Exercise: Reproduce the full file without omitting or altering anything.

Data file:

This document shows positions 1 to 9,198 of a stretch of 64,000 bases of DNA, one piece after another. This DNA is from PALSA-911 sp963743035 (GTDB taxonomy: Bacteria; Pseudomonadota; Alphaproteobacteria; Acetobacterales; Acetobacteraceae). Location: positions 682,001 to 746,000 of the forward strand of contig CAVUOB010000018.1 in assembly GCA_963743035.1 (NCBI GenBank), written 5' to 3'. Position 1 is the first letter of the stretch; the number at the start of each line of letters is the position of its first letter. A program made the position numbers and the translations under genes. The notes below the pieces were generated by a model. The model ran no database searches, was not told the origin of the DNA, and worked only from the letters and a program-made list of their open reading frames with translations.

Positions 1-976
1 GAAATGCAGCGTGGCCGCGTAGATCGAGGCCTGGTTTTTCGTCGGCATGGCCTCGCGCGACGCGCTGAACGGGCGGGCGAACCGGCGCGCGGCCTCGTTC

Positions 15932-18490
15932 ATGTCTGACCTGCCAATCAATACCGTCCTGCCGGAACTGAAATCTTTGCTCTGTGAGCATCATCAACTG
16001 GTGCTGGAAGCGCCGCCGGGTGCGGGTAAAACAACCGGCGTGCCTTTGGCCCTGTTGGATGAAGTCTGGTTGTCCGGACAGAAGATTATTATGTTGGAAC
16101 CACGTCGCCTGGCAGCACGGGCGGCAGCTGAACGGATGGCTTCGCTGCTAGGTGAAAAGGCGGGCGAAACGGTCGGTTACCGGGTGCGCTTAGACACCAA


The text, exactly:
This document shows positions 1 to 9,198 of a stretch of 64,000 bases of DNA, one piece after another. This DNA is from PALSA-911 sp963743035 (GTDB taxonomy: Bacteria; Pseudomonadota; Alphaproteobacteria; Acetobacterales; Acetobacteraceae). Location: positions 682,001 to 746,000 of the forward strand of contig CAVUOB010000018.1 in assembly GCA_963743035.1 (NCBI GenBank), written 5' to 3'. Position 1 is the first letter of the stretch; the number at the start of each line of letters is the position of its first letter. A program made the position numbers and the translations under genes. The notes below the pieces were generated by a model. The model ran no database searches, was not told the origin of the DNA, and worked only from the letters and a program-made list of their open reading frames with translations.

Positions 1-976
1 GAAATGCAGCGTGGCCGCGTAGATCGAGGCCTGGTTTTTCGTCGGCATGGCCTCGCGCGACGCGCTGAACGGGCGGGCGAACCGGCGCGCGGCCTCGTTC

Positions 15932-18490
15932 ATGTCTGACCTGCCAATCAATACCGTCCTGCCGGAACTGAAATCTTTGCTCTGTGAGCATCATCAACTG
16001 GTGCTGGAAGCGCCGCCGGGTGCGGGTAAAACAACCGGCGTGCCTTTGGCCCTGTTGGATGAAGTCTGGTTGTCCGGACAGAAGATTATTATGTTGGAAC
16101 CACGTCGCCTGGCAGCACGGGCGGCAGCTGAACGGATGGCTTCGCTGCTAGGTGAAAAGGCGGGCGAAACGGTCGGTTACCGGGTGCGCTTAGACACCAA